Book Stories


Asian women writers gain a wider audience thanks to translations of their work crowdfunded by a British publisher

Oct 11, 2020 / Deviant Disciples
“Women do write. They carry multiple burdens, but they still endeavour to create,” says Faye Cura, co-founder of Gantala Press, a Filipino feminist literary collective and small press that publishes books and other publications documenting the conditions and struggles of women. “We know of a farmer who writes poems in her little notebook while waiting for people to buy vegetables in her stall,” she explains. “We know of a union leader who composed poems in her cell, after being wrongfully arrested for organising a workers’ strike. We know of a migrant woman worker who writes poems and essays after a hard day at the factory, and has even won literary awards for her writings. I think what publishers can do is to actively seek these works and publish them.” One such publishers is the non-profit, British-based Tilted Axis Press, which was founded in 2015 and focuses mainly on translated work by Asian writers .

Southeast Asian Women’s Fiction: 5 Short Reads

Oct 05, 2020 / Apple and Knife
Southeast Asian literature has not garnered as much attention as its neighboring counterparts. And yet, the worlds and characters crafted by Southeast Asian writers form a rich and subtly critical scene that begs to be discovered. Women writers, in particular, have much to do with enriching this region’s literary landscape. I have curated a list of 5 short Southeast Asian novels by women for a quick read. For those who wish to explore Southeast Asian women’s fiction, start here.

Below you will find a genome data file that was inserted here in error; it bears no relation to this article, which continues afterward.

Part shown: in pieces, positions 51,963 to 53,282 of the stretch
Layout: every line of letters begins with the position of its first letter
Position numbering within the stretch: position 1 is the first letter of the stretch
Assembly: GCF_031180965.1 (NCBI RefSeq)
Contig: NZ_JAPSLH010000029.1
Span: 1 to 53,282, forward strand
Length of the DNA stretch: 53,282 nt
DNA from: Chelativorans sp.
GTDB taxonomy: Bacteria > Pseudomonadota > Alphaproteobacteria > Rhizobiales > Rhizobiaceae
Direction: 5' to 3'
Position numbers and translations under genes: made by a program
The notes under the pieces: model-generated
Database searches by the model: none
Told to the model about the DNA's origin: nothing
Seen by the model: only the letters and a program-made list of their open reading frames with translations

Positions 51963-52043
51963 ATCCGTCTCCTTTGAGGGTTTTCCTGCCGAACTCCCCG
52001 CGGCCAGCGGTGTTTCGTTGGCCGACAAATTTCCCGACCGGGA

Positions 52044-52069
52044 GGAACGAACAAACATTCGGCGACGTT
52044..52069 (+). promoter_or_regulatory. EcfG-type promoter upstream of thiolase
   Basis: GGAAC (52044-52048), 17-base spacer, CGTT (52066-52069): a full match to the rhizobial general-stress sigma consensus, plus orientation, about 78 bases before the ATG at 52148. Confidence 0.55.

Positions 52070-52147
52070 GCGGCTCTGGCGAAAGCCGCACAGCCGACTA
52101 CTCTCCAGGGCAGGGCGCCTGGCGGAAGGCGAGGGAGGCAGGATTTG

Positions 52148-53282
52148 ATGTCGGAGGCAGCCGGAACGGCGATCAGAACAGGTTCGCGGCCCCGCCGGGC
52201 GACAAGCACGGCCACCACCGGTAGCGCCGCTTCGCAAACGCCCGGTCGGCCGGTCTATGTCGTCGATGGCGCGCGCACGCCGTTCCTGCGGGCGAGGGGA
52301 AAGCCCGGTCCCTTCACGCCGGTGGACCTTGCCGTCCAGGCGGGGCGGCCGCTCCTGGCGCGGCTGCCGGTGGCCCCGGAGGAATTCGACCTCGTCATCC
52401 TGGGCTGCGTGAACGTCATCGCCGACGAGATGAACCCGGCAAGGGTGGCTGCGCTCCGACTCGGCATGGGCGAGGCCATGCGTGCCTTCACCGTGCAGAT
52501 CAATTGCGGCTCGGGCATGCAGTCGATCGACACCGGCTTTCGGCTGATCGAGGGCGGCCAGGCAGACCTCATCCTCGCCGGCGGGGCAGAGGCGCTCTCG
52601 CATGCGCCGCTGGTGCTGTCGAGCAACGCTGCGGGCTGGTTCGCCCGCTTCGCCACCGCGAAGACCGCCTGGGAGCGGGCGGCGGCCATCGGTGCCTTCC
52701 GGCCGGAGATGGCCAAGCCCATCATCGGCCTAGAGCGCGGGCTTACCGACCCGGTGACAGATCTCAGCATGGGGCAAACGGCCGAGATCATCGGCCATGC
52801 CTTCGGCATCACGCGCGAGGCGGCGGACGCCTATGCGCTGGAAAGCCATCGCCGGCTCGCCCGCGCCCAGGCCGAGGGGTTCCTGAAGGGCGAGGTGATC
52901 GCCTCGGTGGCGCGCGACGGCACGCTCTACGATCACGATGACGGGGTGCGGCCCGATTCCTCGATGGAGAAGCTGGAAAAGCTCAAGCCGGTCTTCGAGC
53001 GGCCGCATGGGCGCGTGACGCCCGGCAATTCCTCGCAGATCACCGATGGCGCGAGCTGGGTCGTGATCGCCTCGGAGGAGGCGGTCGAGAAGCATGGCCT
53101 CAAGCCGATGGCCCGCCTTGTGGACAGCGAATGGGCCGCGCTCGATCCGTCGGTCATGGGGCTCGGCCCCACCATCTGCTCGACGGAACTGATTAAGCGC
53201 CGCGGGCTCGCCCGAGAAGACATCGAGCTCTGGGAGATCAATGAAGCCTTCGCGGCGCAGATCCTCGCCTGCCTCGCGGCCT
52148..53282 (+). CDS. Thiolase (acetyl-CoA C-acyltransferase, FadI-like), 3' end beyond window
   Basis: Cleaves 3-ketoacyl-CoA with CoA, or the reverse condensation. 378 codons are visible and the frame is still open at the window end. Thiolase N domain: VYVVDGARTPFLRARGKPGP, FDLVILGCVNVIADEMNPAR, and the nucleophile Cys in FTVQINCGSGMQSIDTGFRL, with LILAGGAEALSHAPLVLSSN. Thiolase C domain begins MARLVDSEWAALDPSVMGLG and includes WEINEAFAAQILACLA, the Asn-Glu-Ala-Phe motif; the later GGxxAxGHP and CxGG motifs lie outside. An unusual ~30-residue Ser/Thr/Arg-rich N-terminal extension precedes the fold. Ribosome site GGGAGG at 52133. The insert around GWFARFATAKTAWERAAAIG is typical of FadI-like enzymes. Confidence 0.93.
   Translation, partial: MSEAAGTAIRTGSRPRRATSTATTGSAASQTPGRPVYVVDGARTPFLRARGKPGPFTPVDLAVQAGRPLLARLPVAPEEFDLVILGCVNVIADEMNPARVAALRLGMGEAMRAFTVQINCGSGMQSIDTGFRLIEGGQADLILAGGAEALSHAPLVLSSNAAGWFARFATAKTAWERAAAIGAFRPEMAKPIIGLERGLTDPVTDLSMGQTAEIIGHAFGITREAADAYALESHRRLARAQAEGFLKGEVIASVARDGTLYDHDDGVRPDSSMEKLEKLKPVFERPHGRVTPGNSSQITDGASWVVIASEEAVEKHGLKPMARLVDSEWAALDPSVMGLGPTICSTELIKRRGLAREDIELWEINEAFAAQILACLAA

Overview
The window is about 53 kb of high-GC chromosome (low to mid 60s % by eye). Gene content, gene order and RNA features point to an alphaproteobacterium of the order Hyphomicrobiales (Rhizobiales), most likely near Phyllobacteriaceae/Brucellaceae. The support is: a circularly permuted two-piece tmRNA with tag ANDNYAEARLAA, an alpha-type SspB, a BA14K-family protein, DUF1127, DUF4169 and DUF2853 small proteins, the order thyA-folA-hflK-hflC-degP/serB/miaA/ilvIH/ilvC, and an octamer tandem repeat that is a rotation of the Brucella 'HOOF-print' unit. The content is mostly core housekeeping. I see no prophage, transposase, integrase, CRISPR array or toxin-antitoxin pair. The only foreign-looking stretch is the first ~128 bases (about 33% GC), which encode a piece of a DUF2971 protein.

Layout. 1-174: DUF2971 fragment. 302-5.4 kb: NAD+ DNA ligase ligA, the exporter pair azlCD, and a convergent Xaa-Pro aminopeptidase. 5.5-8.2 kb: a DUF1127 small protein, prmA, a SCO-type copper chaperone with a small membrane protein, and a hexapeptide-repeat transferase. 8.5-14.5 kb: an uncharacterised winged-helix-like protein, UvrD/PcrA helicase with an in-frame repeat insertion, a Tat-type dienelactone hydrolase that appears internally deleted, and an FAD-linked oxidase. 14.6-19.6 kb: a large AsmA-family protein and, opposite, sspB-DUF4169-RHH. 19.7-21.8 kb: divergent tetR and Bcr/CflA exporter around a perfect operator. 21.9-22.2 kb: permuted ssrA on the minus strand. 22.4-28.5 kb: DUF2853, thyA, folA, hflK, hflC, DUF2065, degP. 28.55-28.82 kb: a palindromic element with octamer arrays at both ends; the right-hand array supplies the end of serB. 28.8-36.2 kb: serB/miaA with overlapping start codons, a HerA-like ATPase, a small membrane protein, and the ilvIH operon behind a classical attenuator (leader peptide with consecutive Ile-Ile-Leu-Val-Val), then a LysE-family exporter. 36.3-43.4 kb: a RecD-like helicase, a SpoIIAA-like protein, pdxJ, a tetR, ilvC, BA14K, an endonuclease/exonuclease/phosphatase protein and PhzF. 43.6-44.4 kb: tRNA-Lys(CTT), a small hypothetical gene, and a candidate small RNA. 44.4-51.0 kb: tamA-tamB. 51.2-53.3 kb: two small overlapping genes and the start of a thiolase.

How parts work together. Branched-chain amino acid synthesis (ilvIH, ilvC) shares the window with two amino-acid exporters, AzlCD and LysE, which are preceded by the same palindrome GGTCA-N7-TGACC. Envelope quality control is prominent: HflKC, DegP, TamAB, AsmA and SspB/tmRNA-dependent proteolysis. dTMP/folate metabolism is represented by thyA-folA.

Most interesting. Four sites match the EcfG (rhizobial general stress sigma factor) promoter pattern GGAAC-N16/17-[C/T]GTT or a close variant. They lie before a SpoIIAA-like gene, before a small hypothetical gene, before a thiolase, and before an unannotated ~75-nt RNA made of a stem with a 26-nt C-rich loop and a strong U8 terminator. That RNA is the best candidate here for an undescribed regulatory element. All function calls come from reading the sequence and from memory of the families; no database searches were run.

Kalis Mardiasih’s bold, moderate Islamic interpretation of ‘hijrah’

Sep 15, 2020 / Hijrah Jangan Jauh-Jauh, Nanti Nyasar!
Born and raised as a Muslim in Indonesia, I can’t help but notice the increasing popularity of the hijrah (migration) movement, especially among the young generation of Muslims in Indonesia. The transformation of young people from cultural Muslims into more devout ones has become more visible in recent years. From fashion to food, property to relationships, this hijrah trend has begun to dominate the mainstream narrative in Islamic society. One local brand even claims to offer the first halal certified hijab in Indonesia, which has made me question my own hijab collection. Is it not halal?

Leila S. Chudori’s novel The Sea Speaks His Name goes in search of missing Indonesian student activists

Aug 24, 2020 / The Sea Speaks His Name